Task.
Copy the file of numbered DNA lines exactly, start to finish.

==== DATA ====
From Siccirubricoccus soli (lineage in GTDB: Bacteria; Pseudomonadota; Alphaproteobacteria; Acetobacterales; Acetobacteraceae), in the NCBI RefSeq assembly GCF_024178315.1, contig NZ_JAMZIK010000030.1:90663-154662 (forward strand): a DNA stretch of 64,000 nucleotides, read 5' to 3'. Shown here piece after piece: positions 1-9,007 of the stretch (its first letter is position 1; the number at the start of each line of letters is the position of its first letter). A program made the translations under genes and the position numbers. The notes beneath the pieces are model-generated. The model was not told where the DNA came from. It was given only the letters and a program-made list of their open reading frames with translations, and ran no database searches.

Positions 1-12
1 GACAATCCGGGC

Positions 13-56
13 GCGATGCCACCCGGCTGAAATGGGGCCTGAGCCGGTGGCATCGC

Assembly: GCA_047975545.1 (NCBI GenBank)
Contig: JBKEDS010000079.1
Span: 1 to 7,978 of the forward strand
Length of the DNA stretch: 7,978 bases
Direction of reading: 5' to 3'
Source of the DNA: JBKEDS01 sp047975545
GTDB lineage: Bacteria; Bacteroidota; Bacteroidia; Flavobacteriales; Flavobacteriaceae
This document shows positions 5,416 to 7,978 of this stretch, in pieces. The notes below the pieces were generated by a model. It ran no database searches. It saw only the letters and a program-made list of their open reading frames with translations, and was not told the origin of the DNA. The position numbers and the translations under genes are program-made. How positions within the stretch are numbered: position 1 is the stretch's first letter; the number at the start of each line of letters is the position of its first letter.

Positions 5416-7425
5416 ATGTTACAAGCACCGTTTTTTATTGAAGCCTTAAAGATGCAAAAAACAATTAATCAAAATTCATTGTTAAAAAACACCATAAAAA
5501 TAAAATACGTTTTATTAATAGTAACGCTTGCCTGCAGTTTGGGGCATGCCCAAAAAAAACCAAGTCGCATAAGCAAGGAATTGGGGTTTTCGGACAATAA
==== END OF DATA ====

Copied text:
From Siccirubricoccus soli (lineage in GTDB: Bacteria; Pseudomonadota; Alphaproteobacteria; Acetobacterales; Acetobacteraceae), in the NCBI RefSeq assembly GCF_024178315.1, contig NZ_JAMZIK010000030.1:90663-154662 (forward strand): a DNA stretch of 64,000 nucleotides, read 5' to 3'. Shown here piece after piece: positions 1-9,007 of the stretch (its first letter is position 1; the number at the start of each line of letters is the position of its first letter). A program made the translations under genes and the position numbers. The notes beneath the pieces are model-generated. The model was not told where the DNA came from. It was given only the letters and a program-made list of their open reading frames with translations, and ran no database searches.

Positions 1-12
1 GACAATCCGGGC

Positions 13-56
13 GCGATGCCACCCGGCTGAAATGGGGCCTGAGCCGGTGGCATCGC

Assembly: GCA_047975545.1 (NCBI GenBank)
Contig: JBKEDS010000079.1
Span: 1 to 7,978 of the forward strand
Length of the DNA stretch: 7,978 bases
Direction of reading: 5' to 3'
Source of the DNA: JBKEDS01 sp047975545
GTDB lineage: Bacteria; Bacteroidota; Bacteroidia; Flavobacteriales; Flavobacteriaceae
This document shows positions 5,416 to 7,978 of this stretch, in pieces. The notes below the pieces were generated by a model. It ran no database searches. It saw only the letters and a program-made list of their open reading frames with translations, and was not told the origin of the DNA. The position numbers and the translations under genes are program-made. How positions within the stretch are numbered: position 1 is the stretch's first letter; the number at the start of each line of letters is the position of its first letter.

Positions 5416-7425
5416 ATGTTACAAGCACCGTTTTTTATTGAAGCCTTAAAGATGCAAAAAACAATTAATCAAAATTCATTGTTAAAAAACACCATAAAAA
5501 TAAAATACGTTTTATTAATAGTAACGCTTGCCTGCAGTTTGGGGCATGCCCAAAAAAAACCAAGTCGCATAAGCAAGGAATTGGGGTTTTCGGACAATAA